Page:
In July this year I wrote my first poem for at least 38 years, if not longer. The solicitor representing us at Nico’s inquest was ringing me that morning to discuss the forthcoming Pre-Inquest Review meeting and I waited nervously for the call.
The call never came because she had been called into court about another case unexpectedly, so for several hours that morning I found myself sitting in front of the computer trying to write something for the blog so I felt I was filling my time usefully.
I couldn’t get started so I decided to start writing see what happened. To my great surprise this poem was what happened! What was even more surprising (amazing) to me at the time was that other people seemed to enjoy reading it. This is the second version I’ve published on the blog as I felt the first version needed “tidying up”. So I’ve deleted the original and here’s the new one.
I’d like to dedicate this poem to every parent who has ever sat in a meeting with Social Services, the Local Authority or any other official body who listened to them without hearing them and then gave them the answers they had planned to give long before anyone had entered the room. We know we’re a nuisance to these people because they make it very obvious that we are, but next time you’re in a meeting like this and you even consider for a moment not making a fuss about something that’s worrying you – remember us, remember Nico and remember what can happen if you start to believe for a moment that the professionals who surround your life might know better than you do.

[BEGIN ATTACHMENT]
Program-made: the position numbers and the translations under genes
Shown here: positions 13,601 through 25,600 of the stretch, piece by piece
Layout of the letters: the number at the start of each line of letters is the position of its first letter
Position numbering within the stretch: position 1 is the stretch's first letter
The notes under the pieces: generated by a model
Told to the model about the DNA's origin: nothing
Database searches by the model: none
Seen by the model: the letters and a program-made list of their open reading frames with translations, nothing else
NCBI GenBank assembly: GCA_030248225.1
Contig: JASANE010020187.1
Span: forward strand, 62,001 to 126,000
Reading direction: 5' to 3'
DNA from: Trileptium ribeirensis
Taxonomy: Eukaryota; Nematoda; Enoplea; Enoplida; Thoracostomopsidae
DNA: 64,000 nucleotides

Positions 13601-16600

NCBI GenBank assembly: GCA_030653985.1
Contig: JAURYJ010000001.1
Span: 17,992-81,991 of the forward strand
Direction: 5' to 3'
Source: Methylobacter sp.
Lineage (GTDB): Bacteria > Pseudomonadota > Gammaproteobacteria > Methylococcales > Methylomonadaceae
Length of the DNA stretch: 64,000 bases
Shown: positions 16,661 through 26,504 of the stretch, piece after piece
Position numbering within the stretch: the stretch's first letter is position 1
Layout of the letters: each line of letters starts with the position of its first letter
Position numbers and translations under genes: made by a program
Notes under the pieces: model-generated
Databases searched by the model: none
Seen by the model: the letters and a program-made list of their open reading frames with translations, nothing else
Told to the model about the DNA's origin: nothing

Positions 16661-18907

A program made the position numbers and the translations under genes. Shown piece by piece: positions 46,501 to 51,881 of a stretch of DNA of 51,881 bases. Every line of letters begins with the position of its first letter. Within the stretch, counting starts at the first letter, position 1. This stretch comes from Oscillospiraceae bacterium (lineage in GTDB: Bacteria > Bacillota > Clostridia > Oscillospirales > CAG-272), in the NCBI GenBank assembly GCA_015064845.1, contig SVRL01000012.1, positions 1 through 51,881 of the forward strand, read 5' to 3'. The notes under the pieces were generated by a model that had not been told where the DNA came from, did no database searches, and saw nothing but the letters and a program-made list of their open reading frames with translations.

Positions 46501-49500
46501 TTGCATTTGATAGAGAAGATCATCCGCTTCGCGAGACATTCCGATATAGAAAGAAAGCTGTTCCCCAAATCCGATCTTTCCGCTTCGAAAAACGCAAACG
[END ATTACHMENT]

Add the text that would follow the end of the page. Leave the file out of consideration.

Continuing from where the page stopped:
And so we had a meeting
A meeting about the meeting
We’d had about the meeting
Several months before
They all came to the meeting
They bought fat files and letters
Familiar and new faces mixed
All definitely our betters
They patronised us kindly
When we asked them to explain
Spoke in acronyms and jargon
To show there was no blame
They happily agreed upon
Dates for our next meetings too
And wanted us to be there
“To hear the parent’s point of view”
They left the table catching up
And chatting with each other
Of other meetings, another case
Another problem mother
And they hardly noticed
Our teary indecision
But in reaching for the tissues
We spoke of our decision
So they patted us with parting words,
Some dashed off to the loo
Some stayed to tell us in strong terms
Oh Mrs Reed why do you worry as you do?
Nico Reed (13.4.1989 – 22.8.2012)